Rasky/Baerlein Group acquires Wortman Works, opens DC office

BOSTON: The Rasky/Baerlein Group has expanded its reach with the opening of an office in Washington, DC and the acquisition of Wortman Works Media and Marketing in Nashville.

BOSTON: The Rasky/Baerlein Group has expanded its reach with the opening of an office in Washington, DC and the acquisition of Wortman Works Media and Marketing in Nashville.

BOSTON: The Rasky/Baerlein Group has expanded its reach with the

opening of an office in Washington, DC and the acquisition of Wortman

Works Media and Marketing in Nashville.



R/B, which has occupied office space in DC for several months, recently

appointed former Powell Tate group director Read Scott-Martin to lead

the office and is beginning to look for additional staff members. While

at Powell Tate, Scott-Martin helped recruit and direct industry

coalitions supporting anti-trust enforcement in the Microsoft case.



’There are a number of qualities we look for in people who we make part

of our management team,’ said R/B chairman Larry Rasky. ’We look for

intelligence and integrity, and Read brings both of these attributes to

the table.’



The DC office is currently servicing between six and eight existing R/B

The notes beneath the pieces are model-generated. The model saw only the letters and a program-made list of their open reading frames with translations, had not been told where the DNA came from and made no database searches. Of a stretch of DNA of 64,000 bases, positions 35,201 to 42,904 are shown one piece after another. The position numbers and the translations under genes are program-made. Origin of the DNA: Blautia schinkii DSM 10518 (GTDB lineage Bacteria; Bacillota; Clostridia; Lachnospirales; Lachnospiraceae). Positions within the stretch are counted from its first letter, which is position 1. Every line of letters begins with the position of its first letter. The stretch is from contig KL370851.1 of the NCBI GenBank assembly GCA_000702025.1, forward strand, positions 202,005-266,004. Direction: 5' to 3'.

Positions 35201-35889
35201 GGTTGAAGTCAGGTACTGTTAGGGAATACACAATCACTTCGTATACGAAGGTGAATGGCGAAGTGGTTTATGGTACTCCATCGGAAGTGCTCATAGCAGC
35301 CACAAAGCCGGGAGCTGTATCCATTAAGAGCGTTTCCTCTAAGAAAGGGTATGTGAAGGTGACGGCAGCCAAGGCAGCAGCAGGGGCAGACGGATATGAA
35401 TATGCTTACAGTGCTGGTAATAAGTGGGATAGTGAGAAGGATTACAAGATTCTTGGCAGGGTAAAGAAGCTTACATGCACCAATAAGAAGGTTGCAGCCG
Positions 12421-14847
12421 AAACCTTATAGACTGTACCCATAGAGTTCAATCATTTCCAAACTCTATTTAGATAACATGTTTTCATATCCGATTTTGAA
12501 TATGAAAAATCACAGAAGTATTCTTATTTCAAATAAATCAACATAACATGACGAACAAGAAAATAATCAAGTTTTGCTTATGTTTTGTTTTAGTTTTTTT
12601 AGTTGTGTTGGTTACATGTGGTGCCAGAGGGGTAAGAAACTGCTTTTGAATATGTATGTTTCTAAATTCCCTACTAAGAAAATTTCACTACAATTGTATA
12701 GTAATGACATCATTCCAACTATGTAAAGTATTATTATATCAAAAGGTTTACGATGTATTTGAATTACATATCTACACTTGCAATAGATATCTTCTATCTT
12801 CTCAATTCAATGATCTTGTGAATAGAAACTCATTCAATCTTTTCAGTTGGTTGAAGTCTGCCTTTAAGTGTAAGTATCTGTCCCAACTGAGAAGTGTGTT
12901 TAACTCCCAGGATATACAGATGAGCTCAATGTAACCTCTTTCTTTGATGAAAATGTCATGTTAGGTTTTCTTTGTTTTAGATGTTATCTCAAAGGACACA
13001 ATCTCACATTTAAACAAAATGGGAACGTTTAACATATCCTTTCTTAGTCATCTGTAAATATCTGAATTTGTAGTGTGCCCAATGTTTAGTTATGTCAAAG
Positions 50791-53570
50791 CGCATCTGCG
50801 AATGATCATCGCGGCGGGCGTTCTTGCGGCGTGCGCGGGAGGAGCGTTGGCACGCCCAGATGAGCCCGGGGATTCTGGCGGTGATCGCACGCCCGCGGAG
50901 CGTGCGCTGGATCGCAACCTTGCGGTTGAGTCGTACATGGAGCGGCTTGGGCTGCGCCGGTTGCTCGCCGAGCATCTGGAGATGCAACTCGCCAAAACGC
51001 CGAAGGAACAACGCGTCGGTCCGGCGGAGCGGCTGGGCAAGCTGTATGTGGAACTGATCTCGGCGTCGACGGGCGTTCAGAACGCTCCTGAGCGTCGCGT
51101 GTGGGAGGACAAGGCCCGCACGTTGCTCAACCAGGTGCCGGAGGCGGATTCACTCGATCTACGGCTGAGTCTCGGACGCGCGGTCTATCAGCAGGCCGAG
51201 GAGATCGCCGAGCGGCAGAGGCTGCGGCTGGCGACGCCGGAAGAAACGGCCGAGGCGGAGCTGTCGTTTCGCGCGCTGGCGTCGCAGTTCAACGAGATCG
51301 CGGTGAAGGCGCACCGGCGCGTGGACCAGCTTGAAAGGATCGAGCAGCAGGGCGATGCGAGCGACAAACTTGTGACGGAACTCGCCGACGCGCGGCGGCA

accounts, but Rasky said that he expects to have at least one

significant client announcement within the next few weeks. The office

will handle both PR and public affairs, particularly at the grass-roots

level.



With the acquisition of Wortman Works, which was founded in 1998 by

Jules Wortman, R/B is hoping to grow a strong regional presence. The

deal also lets the agency get in on the emerging trend of PR agencies

pairing with entertainment firms.



’To grow outside of the entertainment industry, we needed more support,’

said Wortman, adding that she had been in talks with R/B since June.



While the value of the acquisition and revenues for Wortman Works were

not disclosed, it’s not likely to have been a huge financial

transaction, since Wortman Works has seven clients and four employees.

Wortman, however, described the deal as ’good value, and very profitable

for everyone involved.’



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